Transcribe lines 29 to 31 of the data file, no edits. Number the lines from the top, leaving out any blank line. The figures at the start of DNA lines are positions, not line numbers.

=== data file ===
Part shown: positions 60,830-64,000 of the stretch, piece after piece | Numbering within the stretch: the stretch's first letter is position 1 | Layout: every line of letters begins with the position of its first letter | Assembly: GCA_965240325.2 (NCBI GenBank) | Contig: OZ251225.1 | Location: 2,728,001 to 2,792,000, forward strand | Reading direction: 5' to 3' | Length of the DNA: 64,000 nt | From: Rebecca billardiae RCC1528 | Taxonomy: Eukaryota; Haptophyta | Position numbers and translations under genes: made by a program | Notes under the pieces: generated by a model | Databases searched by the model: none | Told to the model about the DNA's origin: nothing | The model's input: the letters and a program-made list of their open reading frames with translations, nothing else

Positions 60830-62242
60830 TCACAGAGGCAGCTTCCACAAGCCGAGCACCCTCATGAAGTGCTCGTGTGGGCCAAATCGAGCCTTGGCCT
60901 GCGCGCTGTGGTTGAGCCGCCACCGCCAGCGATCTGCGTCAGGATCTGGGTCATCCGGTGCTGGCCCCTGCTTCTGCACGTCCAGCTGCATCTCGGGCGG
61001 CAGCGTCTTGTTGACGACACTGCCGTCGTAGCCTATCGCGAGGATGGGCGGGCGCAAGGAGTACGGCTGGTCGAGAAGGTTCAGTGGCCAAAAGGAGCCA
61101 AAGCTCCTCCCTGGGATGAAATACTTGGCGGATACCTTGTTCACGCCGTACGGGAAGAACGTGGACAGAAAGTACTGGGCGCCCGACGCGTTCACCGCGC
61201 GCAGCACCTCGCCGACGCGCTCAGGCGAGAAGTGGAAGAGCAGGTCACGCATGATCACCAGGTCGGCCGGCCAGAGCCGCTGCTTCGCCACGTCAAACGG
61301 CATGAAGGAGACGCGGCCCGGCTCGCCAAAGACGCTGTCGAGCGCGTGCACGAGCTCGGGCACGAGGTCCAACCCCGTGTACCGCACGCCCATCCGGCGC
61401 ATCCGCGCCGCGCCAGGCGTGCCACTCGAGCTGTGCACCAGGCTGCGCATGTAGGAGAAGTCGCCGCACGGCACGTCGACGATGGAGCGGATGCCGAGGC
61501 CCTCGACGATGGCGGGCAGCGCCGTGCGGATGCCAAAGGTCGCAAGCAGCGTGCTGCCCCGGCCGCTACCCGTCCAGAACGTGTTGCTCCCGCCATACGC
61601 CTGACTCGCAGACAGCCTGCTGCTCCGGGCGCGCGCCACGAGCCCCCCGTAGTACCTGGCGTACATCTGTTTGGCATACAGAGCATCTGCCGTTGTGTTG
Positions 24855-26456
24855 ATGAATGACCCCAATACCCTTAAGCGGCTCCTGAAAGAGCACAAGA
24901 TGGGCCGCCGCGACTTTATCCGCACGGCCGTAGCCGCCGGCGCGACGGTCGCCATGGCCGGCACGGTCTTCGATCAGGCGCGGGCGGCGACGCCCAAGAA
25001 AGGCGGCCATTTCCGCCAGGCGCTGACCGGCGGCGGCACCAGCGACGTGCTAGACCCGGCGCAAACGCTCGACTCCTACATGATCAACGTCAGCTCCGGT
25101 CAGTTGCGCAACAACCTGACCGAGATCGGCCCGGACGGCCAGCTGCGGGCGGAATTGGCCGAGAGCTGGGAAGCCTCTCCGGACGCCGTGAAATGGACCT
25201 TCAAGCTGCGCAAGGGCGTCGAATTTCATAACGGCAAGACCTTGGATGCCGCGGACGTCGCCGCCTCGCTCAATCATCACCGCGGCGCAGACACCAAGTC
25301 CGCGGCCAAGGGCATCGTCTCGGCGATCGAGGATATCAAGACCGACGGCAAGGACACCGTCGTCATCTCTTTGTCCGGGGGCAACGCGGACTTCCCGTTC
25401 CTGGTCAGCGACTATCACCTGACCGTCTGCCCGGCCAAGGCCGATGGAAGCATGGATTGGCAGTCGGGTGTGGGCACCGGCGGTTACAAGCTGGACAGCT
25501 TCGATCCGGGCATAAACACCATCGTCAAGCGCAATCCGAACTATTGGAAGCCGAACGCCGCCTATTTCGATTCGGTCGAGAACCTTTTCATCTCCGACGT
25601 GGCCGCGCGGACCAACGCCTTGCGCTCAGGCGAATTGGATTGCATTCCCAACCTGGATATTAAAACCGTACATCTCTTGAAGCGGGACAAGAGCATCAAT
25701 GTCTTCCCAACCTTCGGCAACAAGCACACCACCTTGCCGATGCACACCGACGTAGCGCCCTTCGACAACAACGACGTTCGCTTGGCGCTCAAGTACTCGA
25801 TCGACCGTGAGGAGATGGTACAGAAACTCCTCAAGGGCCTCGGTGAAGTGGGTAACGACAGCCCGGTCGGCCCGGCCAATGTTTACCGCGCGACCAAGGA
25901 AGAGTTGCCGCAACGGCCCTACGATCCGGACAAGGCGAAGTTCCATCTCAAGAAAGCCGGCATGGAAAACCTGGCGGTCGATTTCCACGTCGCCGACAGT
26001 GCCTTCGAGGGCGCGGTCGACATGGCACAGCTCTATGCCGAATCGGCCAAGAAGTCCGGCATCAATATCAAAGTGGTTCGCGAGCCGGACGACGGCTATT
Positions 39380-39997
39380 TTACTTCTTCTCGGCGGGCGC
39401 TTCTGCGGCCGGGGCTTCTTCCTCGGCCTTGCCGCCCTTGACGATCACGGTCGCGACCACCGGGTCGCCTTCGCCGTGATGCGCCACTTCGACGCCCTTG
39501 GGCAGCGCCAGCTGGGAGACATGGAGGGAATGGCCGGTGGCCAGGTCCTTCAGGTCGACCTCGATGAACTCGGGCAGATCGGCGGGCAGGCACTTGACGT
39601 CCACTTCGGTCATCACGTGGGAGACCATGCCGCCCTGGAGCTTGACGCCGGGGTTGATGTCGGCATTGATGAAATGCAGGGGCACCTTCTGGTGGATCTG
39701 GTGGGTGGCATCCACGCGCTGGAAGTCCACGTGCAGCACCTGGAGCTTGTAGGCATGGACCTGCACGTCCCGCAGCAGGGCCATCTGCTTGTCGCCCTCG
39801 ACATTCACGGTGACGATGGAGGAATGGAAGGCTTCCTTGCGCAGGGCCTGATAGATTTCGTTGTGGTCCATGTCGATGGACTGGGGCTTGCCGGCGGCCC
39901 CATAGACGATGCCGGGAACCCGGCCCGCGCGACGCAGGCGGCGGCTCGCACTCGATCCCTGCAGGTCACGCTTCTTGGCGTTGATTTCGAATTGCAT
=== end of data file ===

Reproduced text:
39501 GGCAGCGCCAGCTGGGAGACATGGAGGGAATGGCCGGTGGCCAGGTCCTTCAGGTCGACCTCGATGAACTCGGGCAGATCGGCGGGCAGGCACTTGACGT
39601 CCACTTCGGTCATCACGTGGGAGACCATGCCGCCCTGGAGCTTGACGCCGGGGTTGATGTCGGCATTGATGAAATGCAGGGGCACCTTCTGGTGGATCTG
39701 GTGGGTGGCATCCACGCGCTGGAAGTCCACGTGCAGCACCTGGAGCTTGTAGGCATGGACCTGCACGTCCCGCAGCAGGGCCATCTGCTTGTCGCCCTCG